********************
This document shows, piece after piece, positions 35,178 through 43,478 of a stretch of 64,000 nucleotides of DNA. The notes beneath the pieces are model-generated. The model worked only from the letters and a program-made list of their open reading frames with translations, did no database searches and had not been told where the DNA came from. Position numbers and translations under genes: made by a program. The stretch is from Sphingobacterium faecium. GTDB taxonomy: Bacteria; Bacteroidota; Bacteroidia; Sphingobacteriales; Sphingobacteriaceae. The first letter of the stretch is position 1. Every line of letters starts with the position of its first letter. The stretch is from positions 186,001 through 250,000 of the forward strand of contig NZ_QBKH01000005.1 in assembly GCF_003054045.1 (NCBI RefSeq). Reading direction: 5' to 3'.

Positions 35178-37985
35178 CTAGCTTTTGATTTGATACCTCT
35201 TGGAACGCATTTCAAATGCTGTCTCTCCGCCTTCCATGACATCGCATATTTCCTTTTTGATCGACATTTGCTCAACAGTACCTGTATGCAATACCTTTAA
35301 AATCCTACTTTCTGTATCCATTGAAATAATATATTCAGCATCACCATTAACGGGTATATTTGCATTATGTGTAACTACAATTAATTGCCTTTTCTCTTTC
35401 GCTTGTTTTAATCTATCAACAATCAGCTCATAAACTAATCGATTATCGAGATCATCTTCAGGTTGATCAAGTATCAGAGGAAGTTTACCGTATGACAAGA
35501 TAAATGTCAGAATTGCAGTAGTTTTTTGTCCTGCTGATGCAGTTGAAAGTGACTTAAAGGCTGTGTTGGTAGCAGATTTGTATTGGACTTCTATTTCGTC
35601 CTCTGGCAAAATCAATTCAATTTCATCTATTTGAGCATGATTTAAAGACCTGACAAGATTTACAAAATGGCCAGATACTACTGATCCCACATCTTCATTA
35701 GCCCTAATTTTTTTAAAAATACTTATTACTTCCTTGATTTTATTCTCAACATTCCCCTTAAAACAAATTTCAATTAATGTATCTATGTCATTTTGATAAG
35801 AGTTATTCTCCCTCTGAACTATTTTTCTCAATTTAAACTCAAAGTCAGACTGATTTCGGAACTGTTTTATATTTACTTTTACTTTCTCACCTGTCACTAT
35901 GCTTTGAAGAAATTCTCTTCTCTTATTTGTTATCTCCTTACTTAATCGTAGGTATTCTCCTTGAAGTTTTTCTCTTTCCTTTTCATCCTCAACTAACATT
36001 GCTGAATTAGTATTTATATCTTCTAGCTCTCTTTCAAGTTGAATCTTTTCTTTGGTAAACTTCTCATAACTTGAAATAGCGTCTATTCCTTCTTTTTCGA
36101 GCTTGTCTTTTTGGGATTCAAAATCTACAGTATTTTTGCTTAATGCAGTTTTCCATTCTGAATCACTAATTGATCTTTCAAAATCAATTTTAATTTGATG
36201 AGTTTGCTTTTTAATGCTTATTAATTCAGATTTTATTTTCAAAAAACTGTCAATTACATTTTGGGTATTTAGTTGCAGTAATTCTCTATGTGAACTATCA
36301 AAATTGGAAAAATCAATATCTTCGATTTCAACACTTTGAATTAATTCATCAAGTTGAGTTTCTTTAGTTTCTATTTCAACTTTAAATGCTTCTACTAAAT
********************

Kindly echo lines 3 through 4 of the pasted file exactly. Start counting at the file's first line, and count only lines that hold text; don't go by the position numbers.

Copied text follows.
35178 CTAGCTTTTGATTTGATACCTCT
35201 TGGAACGCATTTCAAATGCTGTCTCTCCGCCTTCCATGACATCGCATATTTCCTTTTTGATCGACATTTGCTCAACAGTACCTGTATGCAATACCTTTAA